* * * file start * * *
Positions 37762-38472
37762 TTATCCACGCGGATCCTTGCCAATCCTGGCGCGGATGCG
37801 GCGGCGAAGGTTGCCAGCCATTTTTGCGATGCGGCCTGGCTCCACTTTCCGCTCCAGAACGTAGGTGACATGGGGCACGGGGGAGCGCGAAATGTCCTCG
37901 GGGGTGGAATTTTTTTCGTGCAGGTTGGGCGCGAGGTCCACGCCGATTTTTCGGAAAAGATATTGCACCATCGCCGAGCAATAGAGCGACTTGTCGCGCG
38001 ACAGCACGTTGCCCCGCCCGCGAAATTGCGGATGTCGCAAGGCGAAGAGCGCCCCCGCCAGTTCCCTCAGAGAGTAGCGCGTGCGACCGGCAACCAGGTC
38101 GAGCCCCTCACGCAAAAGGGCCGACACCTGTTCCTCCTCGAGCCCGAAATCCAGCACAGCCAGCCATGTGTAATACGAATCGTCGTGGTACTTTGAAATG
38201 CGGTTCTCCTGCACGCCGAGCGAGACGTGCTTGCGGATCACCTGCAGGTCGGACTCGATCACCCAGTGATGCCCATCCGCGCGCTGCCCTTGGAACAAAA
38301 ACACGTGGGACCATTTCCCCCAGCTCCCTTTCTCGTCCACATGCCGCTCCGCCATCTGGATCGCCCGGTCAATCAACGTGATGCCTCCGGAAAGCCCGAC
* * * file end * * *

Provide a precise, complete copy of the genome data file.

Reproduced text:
Positions 37762-38472
37762 TTATCCACGCGGATCCTTGCCAATCCTGGCGCGGATGCG
37801 GCGGCGAAGGTTGCCAGCCATTTTTGCGATGCGGCCTGGCTCCACTTTCCGCTCCAGAACGTAGGTGACATGGGGCACGGGGGAGCGCGAAATGTCCTCG
37901 GGGGTGGAATTTTTTTCGTGCAGGTTGGGCGCGAGGTCCACGCCGATTTTTCGGAAAAGATATTGCACCATCGCCGAGCAATAGAGCGACTTGTCGCGCG
38001 ACAGCACGTTGCCCCGCCCGCGAAATTGCGGATGTCGCAAGGCGAAGAGCGCCCCCGCCAGTTCCCTCAGAGAGTAGCGCGTGCGACCGGCAACCAGGTC
38101 GAGCCCCTCACGCAAAAGGGCCGACACCTGTTCCTCCTCGAGCCCGAAATCCAGCACAGCCAGCCATGTGTAATACGAATCGTCGTGGTACTTTGAAATG
38201 CGGTTCTCCTGCACGCCGAGCGAGACGTGCTTGCGGATCACCTGCAGGTCGGACTCGATCACCCAGTGATGCCCATCCGCGCGCTGCCCTTGGAACAAAA
38301 ACACGTGGGACCATTTCCCCCAGCTCCCTTTCTCGTCCACATGCCGCTCCGCCATCTGGATCGCCCGGTCAATCAACGTGATGCCTCCGGAAAGCCCGAC